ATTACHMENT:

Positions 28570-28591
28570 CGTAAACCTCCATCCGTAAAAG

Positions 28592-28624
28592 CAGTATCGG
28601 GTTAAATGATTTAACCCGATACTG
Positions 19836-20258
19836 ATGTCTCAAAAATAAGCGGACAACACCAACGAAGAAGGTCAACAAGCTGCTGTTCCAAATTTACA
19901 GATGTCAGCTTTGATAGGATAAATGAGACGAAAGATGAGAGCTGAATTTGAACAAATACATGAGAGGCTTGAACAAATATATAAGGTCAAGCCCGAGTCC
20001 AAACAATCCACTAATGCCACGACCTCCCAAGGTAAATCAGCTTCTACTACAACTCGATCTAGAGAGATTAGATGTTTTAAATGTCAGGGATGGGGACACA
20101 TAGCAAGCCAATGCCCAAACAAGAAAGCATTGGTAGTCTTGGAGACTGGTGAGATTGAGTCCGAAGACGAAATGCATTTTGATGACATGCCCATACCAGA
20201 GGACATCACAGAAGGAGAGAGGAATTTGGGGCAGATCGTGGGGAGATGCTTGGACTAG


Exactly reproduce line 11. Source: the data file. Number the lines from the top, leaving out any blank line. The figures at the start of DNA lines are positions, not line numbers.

20201 GGACATCACAGAAGGAGAGAGGAATTTGGGGCAGATCGTGGGGAGATGCTTGGACTAG